Samsung's newest Note tablet includes premium specs, widget-based interface, and 12.2-inch screen
Editors' note: Aside from the Samsung Galaxy TabPro 12.2's lack of S Pen compatibility, both it and the Galaxy NotePro are identical in design and specs. If you've read the First Take for the TabPro, you'll notice very similar text below.
LAS VEGAS -- Along with the new Galaxy TabPro line, Samsung's new NotePro makes a significant step toward the company leaving behind the traditional Android interface in favor of something more graphical and immediate. Look for Wi-Fi and LTE versions -- as well as a 3G variant in international markets -- in the in the first quarter of 2014.
The NotePro will arrive on February 13, starting at $750 for the 32GB Wi-Fi model and $850 for the 64GB Wi-Fi option.
Widgets gone wild
The Galaxy NotePro ships with Android 4.4, but that actually may not be so apparent at first glance. The TouchWiz interface has been replaced with what the company has christened Magazine UX. It's a much more graphical UI that uses widgets to make accessing information and apps much more immediate.
While app icons are still accessible, the default interface looks like something closer to Windows 8.1, with the screen segmented into tiles. For instance, the default home screen puts a weather widget along the left edge, while the right side is divided between a Flipboard widget at the top and an array of frequently used apps below it.
Each widget is completely interactive -- for example, swiping down on Flipboard cycles through different news stories -- and widget selection, size, placement, and orientation are all customizable. You can create several widget-filled screens like this, each with its own widgets and design.
The interface isn't the most intuitive -- I had trouble figuring out why I couldn't make certain widgets as small or as large as I wanted -- but once I learned how to do things, it all started to fall into place for me. Thankfully, Samsung was smart not to upset the apple cart too much, as you can still access apps the traditional way if widgets just aren't working for you.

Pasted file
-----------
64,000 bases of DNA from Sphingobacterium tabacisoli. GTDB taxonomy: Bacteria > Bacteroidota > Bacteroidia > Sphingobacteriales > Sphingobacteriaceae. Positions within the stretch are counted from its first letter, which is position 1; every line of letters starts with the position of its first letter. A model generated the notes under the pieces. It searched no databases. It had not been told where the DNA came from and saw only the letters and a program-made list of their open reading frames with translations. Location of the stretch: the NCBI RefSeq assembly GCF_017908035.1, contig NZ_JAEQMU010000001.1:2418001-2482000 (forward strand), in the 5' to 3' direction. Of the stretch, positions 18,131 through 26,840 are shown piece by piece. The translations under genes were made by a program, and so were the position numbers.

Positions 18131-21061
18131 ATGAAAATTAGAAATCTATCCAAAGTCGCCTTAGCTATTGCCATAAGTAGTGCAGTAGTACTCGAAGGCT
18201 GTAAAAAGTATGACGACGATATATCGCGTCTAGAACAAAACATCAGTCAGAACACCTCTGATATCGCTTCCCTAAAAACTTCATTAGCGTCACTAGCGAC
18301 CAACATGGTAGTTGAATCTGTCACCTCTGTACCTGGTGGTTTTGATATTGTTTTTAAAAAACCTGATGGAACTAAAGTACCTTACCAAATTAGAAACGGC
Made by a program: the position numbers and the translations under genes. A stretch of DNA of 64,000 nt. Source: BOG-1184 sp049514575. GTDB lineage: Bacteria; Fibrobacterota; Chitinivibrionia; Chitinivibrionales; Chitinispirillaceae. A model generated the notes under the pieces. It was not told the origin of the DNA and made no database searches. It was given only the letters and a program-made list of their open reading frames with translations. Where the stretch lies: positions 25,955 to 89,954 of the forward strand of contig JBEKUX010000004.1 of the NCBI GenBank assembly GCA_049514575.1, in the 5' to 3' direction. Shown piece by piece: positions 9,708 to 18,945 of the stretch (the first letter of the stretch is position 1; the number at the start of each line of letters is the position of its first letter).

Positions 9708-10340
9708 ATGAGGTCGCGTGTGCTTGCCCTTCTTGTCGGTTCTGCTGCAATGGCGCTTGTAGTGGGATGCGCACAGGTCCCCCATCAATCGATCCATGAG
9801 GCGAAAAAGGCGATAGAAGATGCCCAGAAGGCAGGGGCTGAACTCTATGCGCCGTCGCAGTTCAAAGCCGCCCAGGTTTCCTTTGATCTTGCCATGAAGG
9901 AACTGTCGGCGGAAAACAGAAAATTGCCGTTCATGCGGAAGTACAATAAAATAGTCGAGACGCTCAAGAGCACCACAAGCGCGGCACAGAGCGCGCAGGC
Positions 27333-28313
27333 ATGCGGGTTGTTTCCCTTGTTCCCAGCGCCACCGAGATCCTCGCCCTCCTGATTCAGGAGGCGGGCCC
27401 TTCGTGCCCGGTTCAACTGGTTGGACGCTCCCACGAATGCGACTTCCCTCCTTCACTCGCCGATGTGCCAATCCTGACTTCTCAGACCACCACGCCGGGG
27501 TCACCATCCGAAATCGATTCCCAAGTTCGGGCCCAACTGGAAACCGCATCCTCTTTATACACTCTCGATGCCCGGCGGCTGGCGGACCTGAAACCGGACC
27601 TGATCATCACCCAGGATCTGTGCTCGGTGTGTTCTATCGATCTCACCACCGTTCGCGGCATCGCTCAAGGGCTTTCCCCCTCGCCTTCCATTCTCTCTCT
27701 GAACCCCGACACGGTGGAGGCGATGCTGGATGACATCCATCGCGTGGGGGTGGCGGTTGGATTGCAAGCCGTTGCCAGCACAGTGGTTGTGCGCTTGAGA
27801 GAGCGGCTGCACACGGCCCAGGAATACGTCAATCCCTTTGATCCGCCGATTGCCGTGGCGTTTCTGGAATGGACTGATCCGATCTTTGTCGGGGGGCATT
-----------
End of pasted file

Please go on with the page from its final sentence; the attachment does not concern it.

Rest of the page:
Beyond the advent of widgets, the newest and coolest software feature is Remote PC, which allows the tablet to connect to and control a PC or Mac from even a world away -- during a demo in Las Vegas, the Samsung rep used the tablet to access her computer in Korea.
Earlier I compared the new Magazine UX interface to Windows 8.1, but it actually feels more like an evolution of the tweaks Samsung has made to TouchWiz over the last year or so. Samsung is attempting to answer the demands of its customer base, by bringing all the stuff that makes a tablet great more to the forefront. However, it will definitely take some getting used to.
The NotePro will be powered by either the latest Exynos processor or a Qualcomm Snapdragon 800, depending on the region in which it's purchased. It includes 3GB of RAM, which allows it to run up to four simultaneous apps at once; the previous Galaxy Note 10.1 2014 Edition could display only two concurrent apps.
The tablet delivers impressively sharp images with a 2,560x1,600 resolution screen. Front cameras are rated at 2 megapixels, while the rear camera delivers 8-megapixel images with LED flash.
As with all Samsung tablets, the NotePro features a microSD expansion port, an IR blaster, and a micro USB port for charging, and comes in both 32GB and 64GB configurations.
The NotePros all follow Samsung's new house design for tablets first seen on the Galaxy Note 10.1 2014 Edition and Galaxy Note 3. This includes the leather-like backing, faux stitching at the top, and a plastic spine that closely resembles some type of shiny silver metal.
I'm a fan of this design despite the counterfeit nature of its materials and the plastic feel of the bezel. The corners are smooth, the body thin, but at 1.6 pounds, the 12.2-inch tablet is best laid flat on a desk.
I like premium tablets, and the NotePro's specs speak to the side of me that gets excited about running benchmarks. These are Samsung tablets however, so they will not be cheap, but their success will depend on how consumers react to Magazine UX.
I do like that Samsung is doing something that feels different. It's taking a chance with the new interface, and I'd honestly rather see that than just another Android tablet, regardless of its premium appeal.
We'll definitely have more information on the Galaxy NotePro over the next few months.